Yatra’s success pointer to ordinary people’s yearning to live in peace

Covid-19  is raising its head again. As it is, the communal virus has been horrifying, wrecking lives and livelihoods, and if it gets compounded by the coronavirus then consequences would be disastrous

By the  time you’d  get to  read this column, the  new  year would  have  just  about unfolded. Mixed emotions for me. Less of enthusiasm and more of  apprehensions. For one, the coronavirus scare seems getting back into our daily lives.  Perhaps, it could be denting the free flow of movement and the connected bandobast. It wouldn’t be amiss to state that in case the virus strikes, once again that is, it will be nothing short of hell. The very survival would get difficult, financially and emotionally. As it is, the communal virus has been horrifying, wrecking lives and livelihoods, and if it gets compounded by the coronavirus then one can imagine what disasters would unfold.

As  of  now  today, the  only  little ray  of  hazy hope is the  way the  masses are  moving towards the  Bharat  Jodo  Yatra. Hundreds and thousands of our fellow citizens are joining in that long march.  This indicates that the common man wants to live amidst a secure and safe environment. No more communal hatred, no more divisive politics!

The man who was all for yatras

Last fortnight on  12  December, on  Mulk  Raj  Anand’s   birthday (he was  born  on 12  December 1905 in Peshawar), I sat wondering how  he  wrote  and continued writing no matter the  emotional challenges coming his way. Also, the fact that he was all for undertaking yatras.

Each time I had interviewed Mulk what came across rather too strongly was the stark fact that for him writing was a form of therapy, to lessen the emotional pain and turmoil. “Writing is a therapy for me …to this day I must write every day. During 1927 when I had suffered the first nervous breakdown,  my meeting with Sigmund Freud in Vienna and five sittings with him helped to a considerable extent. But later, the subsequent two nervous breakdowns were cured only through writings. I wrote a novel each time to recover my fragile nerves …Wrote the novel – Across The Black Waters – when my friend, activist Gertrude Mitchell, was killed by the Nazis in 1936.”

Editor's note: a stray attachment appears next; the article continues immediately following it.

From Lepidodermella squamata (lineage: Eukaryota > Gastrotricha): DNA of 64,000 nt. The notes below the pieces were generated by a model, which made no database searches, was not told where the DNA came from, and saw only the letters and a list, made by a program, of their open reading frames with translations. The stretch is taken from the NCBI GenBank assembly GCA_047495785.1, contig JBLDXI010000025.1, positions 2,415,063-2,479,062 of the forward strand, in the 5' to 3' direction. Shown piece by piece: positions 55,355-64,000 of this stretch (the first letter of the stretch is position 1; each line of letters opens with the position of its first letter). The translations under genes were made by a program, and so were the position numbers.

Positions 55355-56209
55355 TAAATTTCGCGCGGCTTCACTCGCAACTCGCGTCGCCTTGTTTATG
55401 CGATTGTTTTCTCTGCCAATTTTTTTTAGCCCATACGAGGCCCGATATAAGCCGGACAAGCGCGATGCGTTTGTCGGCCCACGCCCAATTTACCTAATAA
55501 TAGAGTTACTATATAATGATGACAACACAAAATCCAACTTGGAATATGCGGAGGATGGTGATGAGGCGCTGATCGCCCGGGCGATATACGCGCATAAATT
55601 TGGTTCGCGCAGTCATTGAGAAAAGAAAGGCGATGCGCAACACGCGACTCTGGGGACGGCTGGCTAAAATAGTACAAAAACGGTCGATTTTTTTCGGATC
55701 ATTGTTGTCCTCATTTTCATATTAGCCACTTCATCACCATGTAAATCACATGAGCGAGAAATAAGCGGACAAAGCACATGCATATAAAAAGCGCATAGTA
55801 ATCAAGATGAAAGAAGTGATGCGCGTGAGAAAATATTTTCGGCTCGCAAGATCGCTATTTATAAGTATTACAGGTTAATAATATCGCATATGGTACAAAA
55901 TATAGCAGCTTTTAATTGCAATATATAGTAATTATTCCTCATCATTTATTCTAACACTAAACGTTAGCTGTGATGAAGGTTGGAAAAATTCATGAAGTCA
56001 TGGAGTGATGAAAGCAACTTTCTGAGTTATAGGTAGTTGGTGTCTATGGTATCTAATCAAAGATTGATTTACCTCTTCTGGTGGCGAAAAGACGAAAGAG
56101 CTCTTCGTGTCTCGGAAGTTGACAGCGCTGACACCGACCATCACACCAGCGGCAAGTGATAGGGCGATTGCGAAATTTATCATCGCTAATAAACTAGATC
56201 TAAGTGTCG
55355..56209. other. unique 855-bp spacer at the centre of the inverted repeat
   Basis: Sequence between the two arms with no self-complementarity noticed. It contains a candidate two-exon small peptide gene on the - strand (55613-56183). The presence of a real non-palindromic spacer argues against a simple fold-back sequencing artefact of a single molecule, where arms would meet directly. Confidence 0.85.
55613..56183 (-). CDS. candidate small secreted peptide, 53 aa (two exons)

Mulk had detailed, “In my personal life I have loved several women and was left shattered when they died. In fact, each nervous breakdown took off with that loss. The first breakdown came with the news of the first woman I ‘d fallen in love with, Irene, who was an Irish and was involved with the Irish national movement,  was killed in 1927 …Two more nervous breakdowns followed…I’ve suffered not just in relationships but also on the marriage front .My first marriage with Kathleen Van Gelder had failed. The second marriage to Anel D’ Silva couldn’t really take off because at the last minute she changed her mind. I had then married dancer Shireen Vajifdar.”

Mulk had added, “I’ve always been provoked by all that is happening around me. My novels are my reactions to a personal loss or to all that is happening around me …today there is much violence and hatred everywhere …the rise of fundamentalism is also alarming … the only answer to the growing intolerance is going back to Mahatma Gandhi’s teachings. All these years we have ignored his teachings and that’s why problems are erupting all around us.”

Mulk wrote till the late 90s.What had compounded his deteriorating health was the sudden death of his companion, the well-known Mumbai based illustrator, Dolly Sahiar, who had died on board whilst travelling from the US to Mumbai. Mulk just couldn’t cope with that loss, and he’d passed away in 2004.